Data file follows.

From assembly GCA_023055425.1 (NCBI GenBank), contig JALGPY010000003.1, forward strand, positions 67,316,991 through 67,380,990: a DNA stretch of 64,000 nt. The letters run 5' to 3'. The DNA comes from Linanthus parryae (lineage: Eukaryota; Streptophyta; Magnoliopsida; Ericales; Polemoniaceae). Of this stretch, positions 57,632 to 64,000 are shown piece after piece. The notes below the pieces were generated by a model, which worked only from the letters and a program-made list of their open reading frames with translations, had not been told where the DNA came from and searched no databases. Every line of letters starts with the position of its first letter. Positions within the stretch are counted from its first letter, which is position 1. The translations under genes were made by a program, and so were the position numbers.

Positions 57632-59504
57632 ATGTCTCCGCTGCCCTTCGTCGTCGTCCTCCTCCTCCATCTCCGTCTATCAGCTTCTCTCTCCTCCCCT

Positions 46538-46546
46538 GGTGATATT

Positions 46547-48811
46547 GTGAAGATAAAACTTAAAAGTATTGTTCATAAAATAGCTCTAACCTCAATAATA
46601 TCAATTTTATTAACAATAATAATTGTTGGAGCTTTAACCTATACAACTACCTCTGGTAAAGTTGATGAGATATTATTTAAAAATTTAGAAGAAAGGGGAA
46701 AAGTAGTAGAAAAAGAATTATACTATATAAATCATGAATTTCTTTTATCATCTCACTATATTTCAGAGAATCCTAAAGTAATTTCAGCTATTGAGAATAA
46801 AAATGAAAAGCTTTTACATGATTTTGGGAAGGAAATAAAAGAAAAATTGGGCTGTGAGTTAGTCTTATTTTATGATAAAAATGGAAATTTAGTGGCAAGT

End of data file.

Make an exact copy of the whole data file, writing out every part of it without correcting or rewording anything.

From assembly GCA_023055425.1 (NCBI GenBank), contig JALGPY010000003.1, forward strand, positions 67,316,991 through 67,380,990: a DNA stretch of 64,000 nt. The letters run 5' to 3'. The DNA comes from Linanthus parryae (lineage: Eukaryota; Streptophyta; Magnoliopsida; Ericales; Polemoniaceae). Of this stretch, positions 57,632 to 64,000 are shown piece after piece. The notes below the pieces were generated by a model, which worked only from the letters and a program-made list of their open reading frames with translations, had not been told where the DNA came from and searched no databases. Every line of letters starts with the position of its first letter. Positions within the stretch are counted from its first letter, which is position 1. The translations under genes were made by a program, and so were the position numbers.

Positions 57632-59504
57632 ATGTCTCCGCTGCCCTTCGTCGTCGTCCTCCTCCTCCATCTCCGTCTATCAGCTTCTCTCTCCTCCCCT

Positions 46538-46546
46538 GGTGATATT

Positions 46547-48811
46547 GTGAAGATAAAACTTAAAAGTATTGTTCATAAAATAGCTCTAACCTCAATAATA
46601 TCAATTTTATTAACAATAATAATTGTTGGAGCTTTAACCTATACAACTACCTCTGGTAAAGTTGATGAGATATTATTTAAAAATTTAGAAGAAAGGGGAA
46701 AAGTAGTAGAAAAAGAATTATACTATATAAATCATGAATTTCTTTTATCATCTCACTATATTTCAGAGAATCCTAAAGTAATTTCAGCTATTGAGAATAA
46801 AAATGAAAAGCTTTTACATGATTTTGGGAAGGAAATAAAAGAAAAATTGGGCTGTGAGTTAGTCTTATTTTATGATAAAAATGGAAATTTAGTGGCAAGT